"I would like to die on Mars," billionaire entrepreneur Elon Musk told an audience last week. "Just not on impact."
During his opening keynote at the SXSW Interactive tech festival, the co-founder of PayPal, who is also behind electric car company Tesla Motors and energy outfit SolarCity, said he went "all in" on his ambitious startups, including the civilian rocket ship outfit SpaceX.
“My friend asked me what I wanted to do after PayPal. Well, I've always been into space. I went to the NASA website to find out when we were going to Mars, and I couldn't find out."
So he decided to do it on his own.
Initially, the South African-born entrepreneur admitted, he was worried that the U.S. had “lost the will to explore, the will to push the boundary, and in retrospect that was a very foolish error. The United States is a nation of explorers; the United States is a distillation of the human spirit of exploration. But people need to believe that its possible, that it’s not going to bankrupt them, that they’re not going to have to give up something important like health care or affect their standard of living. Then I think people would be very excited about sending people to Mars.”
But first he has to get the price down, because currently rocket ships are single-use disposable items, which obviously makes them pretty pricey.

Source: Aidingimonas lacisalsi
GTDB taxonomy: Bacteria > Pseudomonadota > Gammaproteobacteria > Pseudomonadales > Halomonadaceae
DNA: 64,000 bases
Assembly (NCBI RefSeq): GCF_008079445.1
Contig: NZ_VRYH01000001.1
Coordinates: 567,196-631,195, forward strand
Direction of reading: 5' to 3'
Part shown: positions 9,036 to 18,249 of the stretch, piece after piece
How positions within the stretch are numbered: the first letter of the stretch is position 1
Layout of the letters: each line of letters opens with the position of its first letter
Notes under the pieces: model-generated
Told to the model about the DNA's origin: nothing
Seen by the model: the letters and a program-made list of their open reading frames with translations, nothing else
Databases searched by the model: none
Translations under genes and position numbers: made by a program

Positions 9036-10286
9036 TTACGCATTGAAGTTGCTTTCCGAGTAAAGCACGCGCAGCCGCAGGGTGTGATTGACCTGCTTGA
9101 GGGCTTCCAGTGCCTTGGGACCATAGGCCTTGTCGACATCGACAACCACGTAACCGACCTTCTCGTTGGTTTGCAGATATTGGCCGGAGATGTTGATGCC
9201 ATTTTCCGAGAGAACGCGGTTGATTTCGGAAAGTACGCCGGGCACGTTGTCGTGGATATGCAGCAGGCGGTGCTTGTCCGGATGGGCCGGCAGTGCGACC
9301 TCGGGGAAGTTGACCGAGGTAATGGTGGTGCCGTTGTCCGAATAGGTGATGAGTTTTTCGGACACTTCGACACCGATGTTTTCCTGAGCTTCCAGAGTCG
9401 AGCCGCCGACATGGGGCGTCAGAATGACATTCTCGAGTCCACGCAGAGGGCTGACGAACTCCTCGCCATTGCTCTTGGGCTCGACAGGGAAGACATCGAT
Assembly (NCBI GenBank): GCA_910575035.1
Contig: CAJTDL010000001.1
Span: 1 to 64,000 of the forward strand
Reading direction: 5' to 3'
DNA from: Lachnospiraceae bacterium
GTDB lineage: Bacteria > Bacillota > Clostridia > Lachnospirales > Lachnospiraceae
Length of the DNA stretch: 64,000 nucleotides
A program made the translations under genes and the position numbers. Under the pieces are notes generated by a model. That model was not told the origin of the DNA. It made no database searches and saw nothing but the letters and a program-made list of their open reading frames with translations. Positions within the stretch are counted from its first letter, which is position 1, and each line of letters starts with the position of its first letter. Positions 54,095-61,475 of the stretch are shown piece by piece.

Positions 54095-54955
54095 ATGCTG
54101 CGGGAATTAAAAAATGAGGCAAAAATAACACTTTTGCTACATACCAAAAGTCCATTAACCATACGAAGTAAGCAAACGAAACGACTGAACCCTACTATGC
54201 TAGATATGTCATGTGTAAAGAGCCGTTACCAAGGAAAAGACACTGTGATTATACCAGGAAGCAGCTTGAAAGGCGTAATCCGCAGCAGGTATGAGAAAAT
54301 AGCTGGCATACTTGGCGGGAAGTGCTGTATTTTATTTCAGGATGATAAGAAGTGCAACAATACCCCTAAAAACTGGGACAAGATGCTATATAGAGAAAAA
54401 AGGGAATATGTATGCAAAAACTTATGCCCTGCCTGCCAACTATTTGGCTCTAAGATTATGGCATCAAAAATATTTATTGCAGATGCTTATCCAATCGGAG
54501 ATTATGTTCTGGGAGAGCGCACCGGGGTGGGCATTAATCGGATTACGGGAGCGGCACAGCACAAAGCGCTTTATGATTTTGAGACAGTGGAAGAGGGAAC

“Reusability is extremely important if you think it’s important that humanity extend beyond earth,” he said. “Every mode of transport that we’ve used — cars, planes, trains, horses, bikes — they’re reusable. But not rockets. If we can’t make rockets reusable, the cost is prohibitive. How much does it cost to fuel an airplane and how much does it cost to buy an airplane?”
But then Musk showed off footage from a successful test completed just days earlier still unseen by anyone but its video editor of a Grasshopper rocket ship that rose 262.8 feet in the air and then landed -- yes, landed -- with the accuracy of a helicopter. The thousands in attendance erupted into wild applause. It felt like a glimpse into what he called “an exciting and inspiring future in Space.”
"The ticket price needs to be low enough that most people in advanced countries, in their mid-forties or something like that, could put together enough money to make the trip," he said.
Musk said at the time he didn't know if his reusable rocket — dubbed in the media the MCT, possibly for Mass Cargo Transit or Mars Colony Transport — would be the technology used to transport people to Mars.